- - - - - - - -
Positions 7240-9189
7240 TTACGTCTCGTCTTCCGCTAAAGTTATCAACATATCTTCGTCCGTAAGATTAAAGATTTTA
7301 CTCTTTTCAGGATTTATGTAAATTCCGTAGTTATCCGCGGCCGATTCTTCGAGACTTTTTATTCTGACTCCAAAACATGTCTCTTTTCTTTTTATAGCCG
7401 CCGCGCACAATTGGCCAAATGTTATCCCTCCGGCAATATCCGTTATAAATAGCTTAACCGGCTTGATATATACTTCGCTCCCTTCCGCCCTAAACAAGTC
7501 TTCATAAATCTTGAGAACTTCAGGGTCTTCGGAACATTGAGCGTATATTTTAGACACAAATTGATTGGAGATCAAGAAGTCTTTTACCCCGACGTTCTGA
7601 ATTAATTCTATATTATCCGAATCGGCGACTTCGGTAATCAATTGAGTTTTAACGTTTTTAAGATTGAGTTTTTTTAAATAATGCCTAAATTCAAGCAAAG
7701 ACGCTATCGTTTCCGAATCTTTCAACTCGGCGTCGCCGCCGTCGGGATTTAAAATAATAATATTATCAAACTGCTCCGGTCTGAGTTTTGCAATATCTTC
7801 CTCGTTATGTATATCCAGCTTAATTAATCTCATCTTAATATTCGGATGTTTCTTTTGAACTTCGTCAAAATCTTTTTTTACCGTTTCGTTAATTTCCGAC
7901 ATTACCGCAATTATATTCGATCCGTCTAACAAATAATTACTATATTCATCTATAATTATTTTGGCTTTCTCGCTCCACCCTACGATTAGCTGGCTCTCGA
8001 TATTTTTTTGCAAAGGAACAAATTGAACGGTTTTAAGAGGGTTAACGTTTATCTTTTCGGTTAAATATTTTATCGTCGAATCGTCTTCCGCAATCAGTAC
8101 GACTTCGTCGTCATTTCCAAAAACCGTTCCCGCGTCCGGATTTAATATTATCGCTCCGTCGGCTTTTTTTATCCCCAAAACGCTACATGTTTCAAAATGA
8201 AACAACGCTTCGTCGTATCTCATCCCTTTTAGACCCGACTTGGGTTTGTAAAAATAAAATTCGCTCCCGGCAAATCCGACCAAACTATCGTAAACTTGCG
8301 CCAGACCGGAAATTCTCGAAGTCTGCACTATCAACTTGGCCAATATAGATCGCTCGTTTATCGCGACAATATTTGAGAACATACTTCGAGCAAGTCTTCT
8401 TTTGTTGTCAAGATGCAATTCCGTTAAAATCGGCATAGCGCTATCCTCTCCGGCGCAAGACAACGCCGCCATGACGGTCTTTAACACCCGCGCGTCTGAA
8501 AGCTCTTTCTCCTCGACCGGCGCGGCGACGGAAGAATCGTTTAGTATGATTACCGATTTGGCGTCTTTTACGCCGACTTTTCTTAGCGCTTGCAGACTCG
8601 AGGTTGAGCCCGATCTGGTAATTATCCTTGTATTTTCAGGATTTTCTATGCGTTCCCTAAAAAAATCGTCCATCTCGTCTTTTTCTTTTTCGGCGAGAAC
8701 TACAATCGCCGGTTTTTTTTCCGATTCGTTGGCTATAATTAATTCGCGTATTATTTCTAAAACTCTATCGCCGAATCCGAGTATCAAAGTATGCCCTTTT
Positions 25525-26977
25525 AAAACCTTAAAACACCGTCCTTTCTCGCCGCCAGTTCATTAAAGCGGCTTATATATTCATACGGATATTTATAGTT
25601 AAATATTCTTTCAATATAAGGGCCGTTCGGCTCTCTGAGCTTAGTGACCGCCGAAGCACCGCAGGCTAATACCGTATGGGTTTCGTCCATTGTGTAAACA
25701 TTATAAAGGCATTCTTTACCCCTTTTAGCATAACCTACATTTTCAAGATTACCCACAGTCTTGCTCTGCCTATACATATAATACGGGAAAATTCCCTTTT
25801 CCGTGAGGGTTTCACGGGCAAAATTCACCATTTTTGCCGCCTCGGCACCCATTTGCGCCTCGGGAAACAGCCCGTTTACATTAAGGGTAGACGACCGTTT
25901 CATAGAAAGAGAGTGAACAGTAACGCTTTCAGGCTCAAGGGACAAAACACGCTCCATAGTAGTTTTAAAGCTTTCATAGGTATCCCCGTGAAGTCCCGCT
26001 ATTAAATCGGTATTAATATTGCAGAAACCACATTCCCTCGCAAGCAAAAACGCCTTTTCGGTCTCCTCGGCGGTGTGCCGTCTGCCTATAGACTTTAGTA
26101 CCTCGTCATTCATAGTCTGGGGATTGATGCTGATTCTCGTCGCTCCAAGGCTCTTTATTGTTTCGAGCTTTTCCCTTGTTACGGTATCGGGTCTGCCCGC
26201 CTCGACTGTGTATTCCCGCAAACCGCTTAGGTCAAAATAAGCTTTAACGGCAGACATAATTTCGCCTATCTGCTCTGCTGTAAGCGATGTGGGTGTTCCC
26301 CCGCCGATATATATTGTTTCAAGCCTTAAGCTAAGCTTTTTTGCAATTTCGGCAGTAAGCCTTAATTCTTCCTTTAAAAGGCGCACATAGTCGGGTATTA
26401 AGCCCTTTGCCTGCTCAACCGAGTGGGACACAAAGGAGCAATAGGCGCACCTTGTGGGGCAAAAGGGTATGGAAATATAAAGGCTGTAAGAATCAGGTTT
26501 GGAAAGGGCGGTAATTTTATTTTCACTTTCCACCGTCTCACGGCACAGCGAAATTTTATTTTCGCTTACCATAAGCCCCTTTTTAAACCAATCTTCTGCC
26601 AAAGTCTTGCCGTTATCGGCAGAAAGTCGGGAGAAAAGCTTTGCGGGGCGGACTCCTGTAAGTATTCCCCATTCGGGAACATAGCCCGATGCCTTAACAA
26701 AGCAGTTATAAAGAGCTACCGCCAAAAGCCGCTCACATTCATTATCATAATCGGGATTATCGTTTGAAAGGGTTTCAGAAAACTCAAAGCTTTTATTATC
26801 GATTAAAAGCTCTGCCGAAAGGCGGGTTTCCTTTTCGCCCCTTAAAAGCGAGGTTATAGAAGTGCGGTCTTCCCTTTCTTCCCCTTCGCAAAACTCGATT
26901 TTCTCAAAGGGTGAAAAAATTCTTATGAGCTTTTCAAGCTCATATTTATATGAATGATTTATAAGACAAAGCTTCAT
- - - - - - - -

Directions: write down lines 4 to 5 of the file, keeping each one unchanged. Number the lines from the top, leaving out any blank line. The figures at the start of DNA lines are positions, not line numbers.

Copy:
7401 CCGCGCACAATTGGCCAAATGTTATCCCTCCGGCAATATCCGTTATAAATAGCTTAACCGGCTTGATATATACTTCGCTCCCTTCCGCCCTAAACAAGTC
7501 TTCATAAATCTTGAGAACTTCAGGGTCTTCGGAACATTGAGCGTATATTTTAGACACAAATTGATTGGAGATCAAGAAGTCTTTTACCCCGACGTTCTGA